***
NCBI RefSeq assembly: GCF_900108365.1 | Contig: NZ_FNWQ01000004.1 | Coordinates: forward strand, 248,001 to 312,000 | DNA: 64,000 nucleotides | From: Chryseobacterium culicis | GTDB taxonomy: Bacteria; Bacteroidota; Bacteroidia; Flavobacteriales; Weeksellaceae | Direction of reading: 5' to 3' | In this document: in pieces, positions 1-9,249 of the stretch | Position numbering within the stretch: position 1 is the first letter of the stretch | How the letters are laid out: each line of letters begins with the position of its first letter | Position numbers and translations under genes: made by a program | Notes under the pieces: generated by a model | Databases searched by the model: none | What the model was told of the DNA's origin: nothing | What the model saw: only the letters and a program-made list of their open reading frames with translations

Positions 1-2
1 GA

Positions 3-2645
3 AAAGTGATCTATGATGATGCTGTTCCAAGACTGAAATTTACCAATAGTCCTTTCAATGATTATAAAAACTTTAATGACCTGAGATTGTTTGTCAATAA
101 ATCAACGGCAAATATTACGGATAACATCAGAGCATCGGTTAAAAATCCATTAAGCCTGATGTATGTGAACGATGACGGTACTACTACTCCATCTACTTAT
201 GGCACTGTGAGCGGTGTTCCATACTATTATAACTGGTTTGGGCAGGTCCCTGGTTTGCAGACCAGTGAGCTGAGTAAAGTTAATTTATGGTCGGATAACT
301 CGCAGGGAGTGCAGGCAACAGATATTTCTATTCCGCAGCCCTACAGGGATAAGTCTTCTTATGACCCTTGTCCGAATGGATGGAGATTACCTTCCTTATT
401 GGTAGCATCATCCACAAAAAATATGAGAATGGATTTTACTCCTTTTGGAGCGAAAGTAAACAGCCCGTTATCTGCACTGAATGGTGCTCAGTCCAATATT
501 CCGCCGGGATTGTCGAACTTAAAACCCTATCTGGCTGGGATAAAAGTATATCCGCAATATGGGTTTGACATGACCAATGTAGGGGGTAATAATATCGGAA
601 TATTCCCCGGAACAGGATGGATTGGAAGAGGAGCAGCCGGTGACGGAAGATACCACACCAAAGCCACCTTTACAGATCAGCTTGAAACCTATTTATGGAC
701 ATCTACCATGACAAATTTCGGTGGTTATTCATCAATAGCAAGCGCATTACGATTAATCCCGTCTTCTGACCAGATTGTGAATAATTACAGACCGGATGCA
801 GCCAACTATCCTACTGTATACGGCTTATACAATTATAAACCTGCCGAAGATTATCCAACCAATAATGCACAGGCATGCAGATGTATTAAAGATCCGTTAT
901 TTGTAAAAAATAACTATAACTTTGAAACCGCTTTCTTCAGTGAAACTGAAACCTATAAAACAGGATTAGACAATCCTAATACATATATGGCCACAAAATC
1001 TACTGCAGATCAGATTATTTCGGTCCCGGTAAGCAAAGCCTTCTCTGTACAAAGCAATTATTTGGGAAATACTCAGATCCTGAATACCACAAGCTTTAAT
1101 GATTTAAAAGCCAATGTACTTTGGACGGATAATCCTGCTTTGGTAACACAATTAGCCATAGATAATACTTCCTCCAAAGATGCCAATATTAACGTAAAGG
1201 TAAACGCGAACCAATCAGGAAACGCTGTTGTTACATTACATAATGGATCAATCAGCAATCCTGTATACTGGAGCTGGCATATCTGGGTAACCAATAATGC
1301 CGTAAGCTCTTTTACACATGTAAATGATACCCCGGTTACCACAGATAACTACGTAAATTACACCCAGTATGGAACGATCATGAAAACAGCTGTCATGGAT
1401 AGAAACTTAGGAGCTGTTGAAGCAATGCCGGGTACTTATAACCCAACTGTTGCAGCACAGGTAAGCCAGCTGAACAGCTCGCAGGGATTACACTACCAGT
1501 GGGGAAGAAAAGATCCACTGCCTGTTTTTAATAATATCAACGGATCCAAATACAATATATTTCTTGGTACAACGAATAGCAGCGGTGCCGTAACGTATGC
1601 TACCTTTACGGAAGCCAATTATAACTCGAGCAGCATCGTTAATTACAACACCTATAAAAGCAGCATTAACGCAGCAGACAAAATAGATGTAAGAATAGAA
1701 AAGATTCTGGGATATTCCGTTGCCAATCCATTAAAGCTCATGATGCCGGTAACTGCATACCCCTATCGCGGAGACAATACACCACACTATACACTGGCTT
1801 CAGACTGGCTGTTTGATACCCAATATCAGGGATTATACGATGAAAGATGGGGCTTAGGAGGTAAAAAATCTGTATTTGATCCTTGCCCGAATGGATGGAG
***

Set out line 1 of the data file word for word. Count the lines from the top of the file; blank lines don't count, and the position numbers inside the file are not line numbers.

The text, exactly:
NCBI RefSeq assembly: GCF_900108365.1 | Contig: NZ_FNWQ01000004.1 | Coordinates: forward strand, 248,001 to 312,000 | DNA: 64,000 nucleotides | From: Chryseobacterium culicis | GTDB taxonomy: Bacteria; Bacteroidota; Bacteroidia; Flavobacteriales; Weeksellaceae | Direction of reading: 5' to 3' | In this document: in pieces, positions 1-9,249 of the stretch | Position numbering within the stretch: position 1 is the first letter of the stretch | How the letters are laid out: each line of letters begins with the position of its first letter | Position numbers and translations under genes: made by a program | Notes under the pieces: generated by a model | Databases searched by the model: none | What the model was told of the DNA's origin: nothing | What the model saw: only the letters and a program-made list of their open reading frames with translations